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‘Spencer’ Director Pablo Larrain Sets Up Vampire Political Satire ‘El Conde’ at Netflix (EXCLUSIVE)
John Hopewell Chief International CorrespondentNetflix and ‘Spencer’ director Pablo Larraín have gone into production on “El Conde,” a black comedy picturing bloody Chilean dictator Augusto Pinochet as a 250-year-old vampire.Larraín will share screenwriting credits with Guillermo Calderón, Chile’s foremost playwright and Larraín’s writing partner on “Neruda” and Berlin Grand Jury Prize winner “The Club,” the movie which persuaded Natalie Portman to play the lead in the Larraín-directed “Jackie.”“El Conde” is produced by Juan de Dios Larraín at Fabula, the Larraín brothers’ Chile-based film-TV production house whose credits include “Spencer” and “Jackie,” all Larrain’s Chilean movies, and Sebastian Lelio’s 2018 Academy Award winning “A Fantastic Woman.” Moving from fest-winning straight-arrow arthouse fare such as “Tony Manero” to movies with a wider audience appeal from 2012 Cannes Directors Fortnight winner “No,” starring Gael García Bernal and then into English-language titles from “Jackie,” Pablo Larrain has established himself in the vanguard of Latin American cinema.Whatever the setting, his movies combine an acute sense of character and big ideas, on power dyanamics, the fate of women in traditional worlds, the lure and hell of fame and also the multiple hostages left to fortune by Augusto Pinochet’s far right and bloody dictatorship.In a review of “Jackie” Variety’s Guy Lodge hailed Larraín as “the most daring and prodigious political filmmaker of his generation,”“El Conde” looks to drive deeper into some of the themes, mixing character analysis, drama and comedy and a trenchant analysis of the makings of the modern world – not only in Chile but in global terms.The historical black comedy revolves around Augusto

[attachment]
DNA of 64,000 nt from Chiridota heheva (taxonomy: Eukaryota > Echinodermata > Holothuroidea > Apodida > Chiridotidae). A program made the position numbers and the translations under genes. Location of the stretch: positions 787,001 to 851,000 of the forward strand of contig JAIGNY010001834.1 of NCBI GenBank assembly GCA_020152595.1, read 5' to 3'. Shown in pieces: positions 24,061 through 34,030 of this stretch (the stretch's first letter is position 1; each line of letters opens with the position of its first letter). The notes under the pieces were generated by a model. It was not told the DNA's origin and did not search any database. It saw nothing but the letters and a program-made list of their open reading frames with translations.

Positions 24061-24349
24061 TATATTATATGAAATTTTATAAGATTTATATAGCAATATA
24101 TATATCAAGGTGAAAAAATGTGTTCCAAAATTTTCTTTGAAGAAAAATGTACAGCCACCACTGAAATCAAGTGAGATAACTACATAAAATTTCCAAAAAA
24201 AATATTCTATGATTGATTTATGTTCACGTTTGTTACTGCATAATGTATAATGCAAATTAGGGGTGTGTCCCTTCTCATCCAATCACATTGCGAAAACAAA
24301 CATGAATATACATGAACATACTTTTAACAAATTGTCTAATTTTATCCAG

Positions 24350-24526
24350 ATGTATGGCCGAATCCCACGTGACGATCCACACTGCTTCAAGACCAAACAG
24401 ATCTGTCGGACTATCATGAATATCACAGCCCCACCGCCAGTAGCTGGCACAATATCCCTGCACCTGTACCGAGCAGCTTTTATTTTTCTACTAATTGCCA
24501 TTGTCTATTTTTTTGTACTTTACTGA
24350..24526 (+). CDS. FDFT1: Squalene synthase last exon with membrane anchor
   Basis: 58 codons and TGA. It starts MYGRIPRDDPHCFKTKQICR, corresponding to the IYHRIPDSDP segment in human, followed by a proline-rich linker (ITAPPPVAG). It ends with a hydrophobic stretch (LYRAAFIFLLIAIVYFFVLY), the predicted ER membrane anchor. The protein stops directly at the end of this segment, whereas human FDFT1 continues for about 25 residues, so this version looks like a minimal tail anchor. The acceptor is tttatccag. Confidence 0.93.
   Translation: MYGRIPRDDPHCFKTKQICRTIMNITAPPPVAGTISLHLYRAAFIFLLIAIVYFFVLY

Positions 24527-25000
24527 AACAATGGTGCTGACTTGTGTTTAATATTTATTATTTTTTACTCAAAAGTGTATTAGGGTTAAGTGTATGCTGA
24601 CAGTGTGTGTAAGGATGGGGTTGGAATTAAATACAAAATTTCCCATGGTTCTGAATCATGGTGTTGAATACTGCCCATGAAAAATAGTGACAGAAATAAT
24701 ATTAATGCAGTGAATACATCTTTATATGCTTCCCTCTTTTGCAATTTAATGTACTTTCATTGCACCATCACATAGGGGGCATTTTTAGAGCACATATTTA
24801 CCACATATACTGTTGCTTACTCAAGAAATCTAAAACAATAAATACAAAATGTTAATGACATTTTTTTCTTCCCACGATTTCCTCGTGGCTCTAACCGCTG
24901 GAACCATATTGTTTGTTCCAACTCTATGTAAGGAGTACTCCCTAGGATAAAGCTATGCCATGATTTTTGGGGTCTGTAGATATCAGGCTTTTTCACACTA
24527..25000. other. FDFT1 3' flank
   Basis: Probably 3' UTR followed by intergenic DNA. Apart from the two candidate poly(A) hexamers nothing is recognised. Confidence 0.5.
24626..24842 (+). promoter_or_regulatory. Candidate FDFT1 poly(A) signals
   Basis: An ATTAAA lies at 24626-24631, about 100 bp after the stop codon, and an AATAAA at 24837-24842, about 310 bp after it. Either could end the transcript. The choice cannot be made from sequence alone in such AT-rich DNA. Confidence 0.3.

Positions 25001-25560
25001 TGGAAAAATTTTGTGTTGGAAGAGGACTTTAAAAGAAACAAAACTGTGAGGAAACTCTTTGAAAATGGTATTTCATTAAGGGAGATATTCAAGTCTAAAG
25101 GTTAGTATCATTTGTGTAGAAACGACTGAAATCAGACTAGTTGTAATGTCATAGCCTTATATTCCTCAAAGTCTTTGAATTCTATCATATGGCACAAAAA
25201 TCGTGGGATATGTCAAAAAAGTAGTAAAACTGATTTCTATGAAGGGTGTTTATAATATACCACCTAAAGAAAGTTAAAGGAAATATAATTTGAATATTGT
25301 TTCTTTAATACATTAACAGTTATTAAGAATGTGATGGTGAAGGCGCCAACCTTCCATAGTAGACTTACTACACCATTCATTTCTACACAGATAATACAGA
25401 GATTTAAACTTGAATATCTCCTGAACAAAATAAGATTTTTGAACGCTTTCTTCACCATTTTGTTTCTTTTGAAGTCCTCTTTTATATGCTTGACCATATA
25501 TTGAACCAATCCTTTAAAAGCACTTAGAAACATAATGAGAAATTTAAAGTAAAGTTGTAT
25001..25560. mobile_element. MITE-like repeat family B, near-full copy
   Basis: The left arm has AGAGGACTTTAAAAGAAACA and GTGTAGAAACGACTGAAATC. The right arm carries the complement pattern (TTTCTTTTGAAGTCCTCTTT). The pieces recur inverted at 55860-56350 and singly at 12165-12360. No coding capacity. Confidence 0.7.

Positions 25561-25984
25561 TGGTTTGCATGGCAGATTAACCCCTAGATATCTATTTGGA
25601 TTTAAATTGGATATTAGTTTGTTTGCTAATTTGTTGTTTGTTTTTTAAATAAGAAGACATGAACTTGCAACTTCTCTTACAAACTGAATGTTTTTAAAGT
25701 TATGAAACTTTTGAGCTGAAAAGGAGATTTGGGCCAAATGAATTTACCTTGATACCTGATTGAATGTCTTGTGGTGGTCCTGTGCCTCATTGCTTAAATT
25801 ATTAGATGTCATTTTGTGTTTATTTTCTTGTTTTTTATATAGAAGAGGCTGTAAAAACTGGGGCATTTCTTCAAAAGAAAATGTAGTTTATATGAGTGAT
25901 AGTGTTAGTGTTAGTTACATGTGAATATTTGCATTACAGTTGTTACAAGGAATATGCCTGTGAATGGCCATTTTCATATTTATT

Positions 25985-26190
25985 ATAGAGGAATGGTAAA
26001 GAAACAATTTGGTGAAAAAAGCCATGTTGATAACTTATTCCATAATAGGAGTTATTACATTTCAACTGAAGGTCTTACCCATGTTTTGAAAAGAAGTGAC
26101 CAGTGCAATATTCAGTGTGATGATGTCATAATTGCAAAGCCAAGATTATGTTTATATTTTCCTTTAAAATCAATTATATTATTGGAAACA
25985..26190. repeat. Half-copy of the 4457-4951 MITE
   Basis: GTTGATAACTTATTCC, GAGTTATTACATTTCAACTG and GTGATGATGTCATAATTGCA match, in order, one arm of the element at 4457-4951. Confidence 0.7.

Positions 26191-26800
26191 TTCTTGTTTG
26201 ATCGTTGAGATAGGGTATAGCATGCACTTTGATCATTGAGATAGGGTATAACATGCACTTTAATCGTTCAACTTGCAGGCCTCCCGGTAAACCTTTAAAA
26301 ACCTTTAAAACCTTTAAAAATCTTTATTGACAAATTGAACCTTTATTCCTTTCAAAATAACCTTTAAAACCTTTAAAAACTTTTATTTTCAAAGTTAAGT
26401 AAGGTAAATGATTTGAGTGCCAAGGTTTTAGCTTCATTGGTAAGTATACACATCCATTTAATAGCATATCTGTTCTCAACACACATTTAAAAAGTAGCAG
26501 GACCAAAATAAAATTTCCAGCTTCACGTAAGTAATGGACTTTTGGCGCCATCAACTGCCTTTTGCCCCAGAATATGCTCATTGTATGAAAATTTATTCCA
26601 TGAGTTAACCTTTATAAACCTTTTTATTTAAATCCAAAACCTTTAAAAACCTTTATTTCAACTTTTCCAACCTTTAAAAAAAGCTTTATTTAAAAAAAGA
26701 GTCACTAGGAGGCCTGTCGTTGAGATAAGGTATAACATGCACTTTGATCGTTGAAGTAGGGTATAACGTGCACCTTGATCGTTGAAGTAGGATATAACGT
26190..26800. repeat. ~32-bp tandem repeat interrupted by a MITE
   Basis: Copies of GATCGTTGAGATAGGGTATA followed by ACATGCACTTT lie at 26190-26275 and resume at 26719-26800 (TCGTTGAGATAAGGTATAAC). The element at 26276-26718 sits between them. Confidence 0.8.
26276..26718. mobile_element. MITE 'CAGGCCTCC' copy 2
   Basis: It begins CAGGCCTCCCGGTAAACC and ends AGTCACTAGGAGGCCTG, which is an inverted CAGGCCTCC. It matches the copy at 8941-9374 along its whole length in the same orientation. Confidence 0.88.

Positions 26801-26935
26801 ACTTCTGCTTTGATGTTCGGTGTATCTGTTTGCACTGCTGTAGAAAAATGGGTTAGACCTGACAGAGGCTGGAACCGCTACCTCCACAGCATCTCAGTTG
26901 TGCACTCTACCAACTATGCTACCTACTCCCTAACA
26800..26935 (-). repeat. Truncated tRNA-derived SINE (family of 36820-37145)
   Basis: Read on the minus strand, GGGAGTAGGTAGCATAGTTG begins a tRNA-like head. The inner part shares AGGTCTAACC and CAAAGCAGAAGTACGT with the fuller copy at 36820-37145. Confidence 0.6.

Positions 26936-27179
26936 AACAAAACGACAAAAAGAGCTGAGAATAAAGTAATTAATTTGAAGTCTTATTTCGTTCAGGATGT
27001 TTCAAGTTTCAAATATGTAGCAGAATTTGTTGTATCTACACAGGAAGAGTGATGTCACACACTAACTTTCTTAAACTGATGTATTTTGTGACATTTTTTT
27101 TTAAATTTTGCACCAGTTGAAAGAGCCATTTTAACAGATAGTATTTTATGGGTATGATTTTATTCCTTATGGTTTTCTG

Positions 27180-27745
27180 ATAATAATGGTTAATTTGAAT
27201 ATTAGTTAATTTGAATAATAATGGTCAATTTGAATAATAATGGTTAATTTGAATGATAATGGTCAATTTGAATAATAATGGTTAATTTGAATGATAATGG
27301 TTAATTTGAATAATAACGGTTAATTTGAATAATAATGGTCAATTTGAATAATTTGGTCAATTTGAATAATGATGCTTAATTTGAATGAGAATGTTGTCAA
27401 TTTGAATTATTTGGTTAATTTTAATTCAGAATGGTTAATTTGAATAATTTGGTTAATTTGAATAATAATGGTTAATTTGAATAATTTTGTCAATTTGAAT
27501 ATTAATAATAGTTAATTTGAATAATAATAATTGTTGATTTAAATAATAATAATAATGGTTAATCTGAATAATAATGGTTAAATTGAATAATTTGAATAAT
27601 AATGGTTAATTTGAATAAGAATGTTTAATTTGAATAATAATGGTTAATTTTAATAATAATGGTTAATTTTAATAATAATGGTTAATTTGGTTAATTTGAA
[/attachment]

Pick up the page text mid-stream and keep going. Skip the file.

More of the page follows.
Chilean Producers Descend on 6th Conecta Fiction & Entertainment in Toledo, Spain
John Hopewell Chief International CorrespondentChile’s entertainment industry, despite its reduced size, has grown from strength to strength as the growing number of deep-pocketed streaming platforms and content studios have sought international productions that reflect the diversity of their global audiences.“We are developing projects for different countries, in alliances with large partners and with multicultural teams, where we empower ourselves and grow our stories, so that they are more attractive when seeking financing, and analyzing different business models in each country,” said producer Macarena Cardone of Invercine.She added: “In Latin America, we have a lot of talent that tells good stories which travel universally on platforms and on television networks around the world.” Some Chilean actors, led by the ubiquitous Alfredo Castro, have mastered neutral Spanish to expand their repertoire across the region.The country’s wealth of talent, stories, locations and skilled crew has contributed, in no small part, to the explosion of content, which everyone agrees has been tremendous.Across the region, more strategic alliances are being formed to carry out projects and integrate talent from everywhere. Among the country’s top producers are Fabula, run by the Larrain brothers Juan de Dios and Pablo (“Spencer”), who are taking fiction thriller series “Santa Maria” to Conecta.
Producer Fernando Epstein of Uruguay’s Mutante Cine Enters TV Fiction Creation With ‘The Invisible Link’ (EXCLUSIVE)